Caroline Glick’s “Latma” site will receive special honor from the museum on its yearly board of governors meeting next week
The Diaspora Museum in Tel Aviv is about to honor the people behind the rightwing satire and media site Latma for the “we con the world” video they produced in the aftermath of the IDF raid on the Gaza-bound flotilla. The evening will be hosted by the celebrated Liberal writer and TV pundit, Yaron London.
I must admit that when I saw this item for the first time on Richard Silverstine’s Tikkun Olam blog, I found it hard to believe. What does “Beit Hatfutsot” (the Hebrew name on the Diaspora Museum), a respectable establishment that sits at the heart of Tel Aviv University, has to do with a vulgar and extreme satire group like Latma?
As it turned, the honoring is being made by the Nadav fund, established by Israeli-Russian oligarch Leonid Nevzlin. A few years ago, the Diaspora Museum ran into financial difficulties, and Nevzlin had promised to donate to the museum, through the Nadav fund, a sum of 6 million dollars. Could it be that in return, the museum adopted a right-wing political line to better suit Nevzlin, who now sits at the head of its International Board of Governors? How else can we explain the museum’s decision to honor Latma during the annual Board of Governors’ meeting?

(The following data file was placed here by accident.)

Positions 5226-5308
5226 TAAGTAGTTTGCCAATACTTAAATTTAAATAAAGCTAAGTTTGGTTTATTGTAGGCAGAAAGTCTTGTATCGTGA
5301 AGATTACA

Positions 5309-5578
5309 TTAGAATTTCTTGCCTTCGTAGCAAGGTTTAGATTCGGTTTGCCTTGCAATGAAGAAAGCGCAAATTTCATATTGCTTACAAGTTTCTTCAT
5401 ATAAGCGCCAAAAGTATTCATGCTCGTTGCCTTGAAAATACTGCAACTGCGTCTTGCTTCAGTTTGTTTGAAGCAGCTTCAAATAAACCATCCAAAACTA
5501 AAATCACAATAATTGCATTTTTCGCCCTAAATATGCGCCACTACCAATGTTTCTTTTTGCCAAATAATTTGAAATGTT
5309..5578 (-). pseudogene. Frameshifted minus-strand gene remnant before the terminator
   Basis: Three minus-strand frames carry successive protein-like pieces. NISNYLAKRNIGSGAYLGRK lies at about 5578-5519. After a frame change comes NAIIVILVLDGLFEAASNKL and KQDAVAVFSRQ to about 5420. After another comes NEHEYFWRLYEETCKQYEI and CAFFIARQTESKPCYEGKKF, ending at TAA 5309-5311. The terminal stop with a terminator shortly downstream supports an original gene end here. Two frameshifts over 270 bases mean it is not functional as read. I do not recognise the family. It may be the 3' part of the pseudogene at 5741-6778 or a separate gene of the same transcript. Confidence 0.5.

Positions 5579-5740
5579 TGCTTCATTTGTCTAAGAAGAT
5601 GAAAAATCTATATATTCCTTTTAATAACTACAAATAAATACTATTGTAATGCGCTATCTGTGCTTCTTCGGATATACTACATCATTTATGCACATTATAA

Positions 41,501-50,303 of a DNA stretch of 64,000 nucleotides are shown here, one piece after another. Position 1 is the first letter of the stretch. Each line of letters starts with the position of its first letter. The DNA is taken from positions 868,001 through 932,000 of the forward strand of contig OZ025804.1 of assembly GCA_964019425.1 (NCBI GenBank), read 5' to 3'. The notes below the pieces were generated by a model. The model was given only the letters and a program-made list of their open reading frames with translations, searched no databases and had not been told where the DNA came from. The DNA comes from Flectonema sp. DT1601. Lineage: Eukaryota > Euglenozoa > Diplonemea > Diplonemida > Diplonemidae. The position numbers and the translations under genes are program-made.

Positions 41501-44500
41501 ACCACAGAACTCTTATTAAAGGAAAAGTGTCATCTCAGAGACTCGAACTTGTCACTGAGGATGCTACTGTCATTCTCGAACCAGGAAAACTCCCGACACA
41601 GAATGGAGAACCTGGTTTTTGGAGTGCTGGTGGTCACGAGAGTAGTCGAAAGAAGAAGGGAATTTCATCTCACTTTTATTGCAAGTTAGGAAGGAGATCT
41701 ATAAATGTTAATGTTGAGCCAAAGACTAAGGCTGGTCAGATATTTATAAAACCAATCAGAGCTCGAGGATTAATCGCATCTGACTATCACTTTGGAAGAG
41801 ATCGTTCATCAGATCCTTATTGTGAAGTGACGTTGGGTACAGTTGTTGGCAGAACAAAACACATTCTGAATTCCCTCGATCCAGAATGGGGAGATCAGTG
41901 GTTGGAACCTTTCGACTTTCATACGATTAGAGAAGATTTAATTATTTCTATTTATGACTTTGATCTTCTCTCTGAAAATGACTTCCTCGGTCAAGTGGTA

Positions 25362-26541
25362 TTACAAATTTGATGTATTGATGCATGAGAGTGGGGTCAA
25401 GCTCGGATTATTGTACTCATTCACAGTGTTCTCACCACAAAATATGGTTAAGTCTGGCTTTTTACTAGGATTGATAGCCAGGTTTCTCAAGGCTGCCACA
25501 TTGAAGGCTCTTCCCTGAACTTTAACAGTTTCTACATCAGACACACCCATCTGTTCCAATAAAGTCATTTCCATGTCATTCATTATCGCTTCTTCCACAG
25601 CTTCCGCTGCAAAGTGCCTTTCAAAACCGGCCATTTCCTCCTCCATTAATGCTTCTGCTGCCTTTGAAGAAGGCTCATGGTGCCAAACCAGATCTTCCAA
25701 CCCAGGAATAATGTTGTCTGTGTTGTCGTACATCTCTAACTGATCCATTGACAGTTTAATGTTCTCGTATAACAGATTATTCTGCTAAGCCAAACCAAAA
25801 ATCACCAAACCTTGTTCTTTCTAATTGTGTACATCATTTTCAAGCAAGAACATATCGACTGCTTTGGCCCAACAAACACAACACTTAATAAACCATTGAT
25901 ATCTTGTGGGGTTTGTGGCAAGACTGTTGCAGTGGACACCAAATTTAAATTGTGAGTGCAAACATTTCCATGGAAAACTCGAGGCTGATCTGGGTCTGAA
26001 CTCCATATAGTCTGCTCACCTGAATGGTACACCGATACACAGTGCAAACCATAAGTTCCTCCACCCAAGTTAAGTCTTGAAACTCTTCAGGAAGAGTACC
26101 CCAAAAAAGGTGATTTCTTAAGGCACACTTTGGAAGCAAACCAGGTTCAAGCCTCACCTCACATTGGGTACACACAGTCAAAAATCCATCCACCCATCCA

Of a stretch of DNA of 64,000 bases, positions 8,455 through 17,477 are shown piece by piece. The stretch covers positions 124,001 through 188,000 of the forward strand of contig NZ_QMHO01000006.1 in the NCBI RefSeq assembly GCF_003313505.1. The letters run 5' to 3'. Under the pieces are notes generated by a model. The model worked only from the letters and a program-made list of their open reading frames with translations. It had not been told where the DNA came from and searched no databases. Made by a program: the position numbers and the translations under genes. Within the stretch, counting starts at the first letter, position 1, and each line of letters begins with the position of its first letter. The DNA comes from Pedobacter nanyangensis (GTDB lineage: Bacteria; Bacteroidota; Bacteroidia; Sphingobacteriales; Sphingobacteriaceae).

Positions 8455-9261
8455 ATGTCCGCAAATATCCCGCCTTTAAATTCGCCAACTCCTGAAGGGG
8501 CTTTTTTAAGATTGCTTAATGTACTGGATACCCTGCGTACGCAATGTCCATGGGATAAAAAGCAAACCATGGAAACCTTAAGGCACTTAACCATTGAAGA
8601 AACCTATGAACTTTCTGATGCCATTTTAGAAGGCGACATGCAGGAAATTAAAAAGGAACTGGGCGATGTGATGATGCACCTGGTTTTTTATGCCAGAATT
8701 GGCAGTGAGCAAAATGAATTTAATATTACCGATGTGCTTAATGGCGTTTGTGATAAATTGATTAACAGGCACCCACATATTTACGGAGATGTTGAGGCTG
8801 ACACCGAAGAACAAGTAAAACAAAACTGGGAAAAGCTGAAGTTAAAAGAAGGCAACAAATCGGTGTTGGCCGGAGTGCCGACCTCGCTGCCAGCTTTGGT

Latma’s favorite targets are left wing NGOs and Palestinian politician, who are often treated in the site’s satirical video’s in a way that borders racism. But more than anything, Latma loves to portray the US president as an anti-Israeli, anti-Semite Muslim. Take a look at this satirical video, in which Obama “admits” to hating Jews, and explains how he plans to join Iranian president Mahmoud Ahmadinajad in his quest to destroy Israel:
In another video a fake Obama in a black-face makeup sings lines like “dirty Jews won’t be missed by me.” and “I hate them, it so excites me” (h/t Richard Silverstein).
The editor in Chief of Latma is the Jerusalem Post’s Caroline Glick, known for her radical right-wing views. Here is what Glick wrote about the Israeli Left and Haaretz newspaper when the Kamm-Blau affair was made public (and this is just one example out of many):
By collaborating with Kamm first by publishing her stolen documents and hiring her as a reporter, and finally by covering up her crimes while suborning Blau’s perjury, Haaretz has demonstrated that leftist traitors have a powerful sponsor capable of exacting painful revenge on the State of Israel for daring to prosecute them.
In facilitating and supporting treason, Haaretz itself can depend on a massive network of supporters in Israel and internationally. Reporters, self-proclaimed human rights groups, and the leftist blogosphere in Israel and throughout the world as well as foreign governments happily swallow whole Haaretz’s manufactured stories about Israel’s purported venality.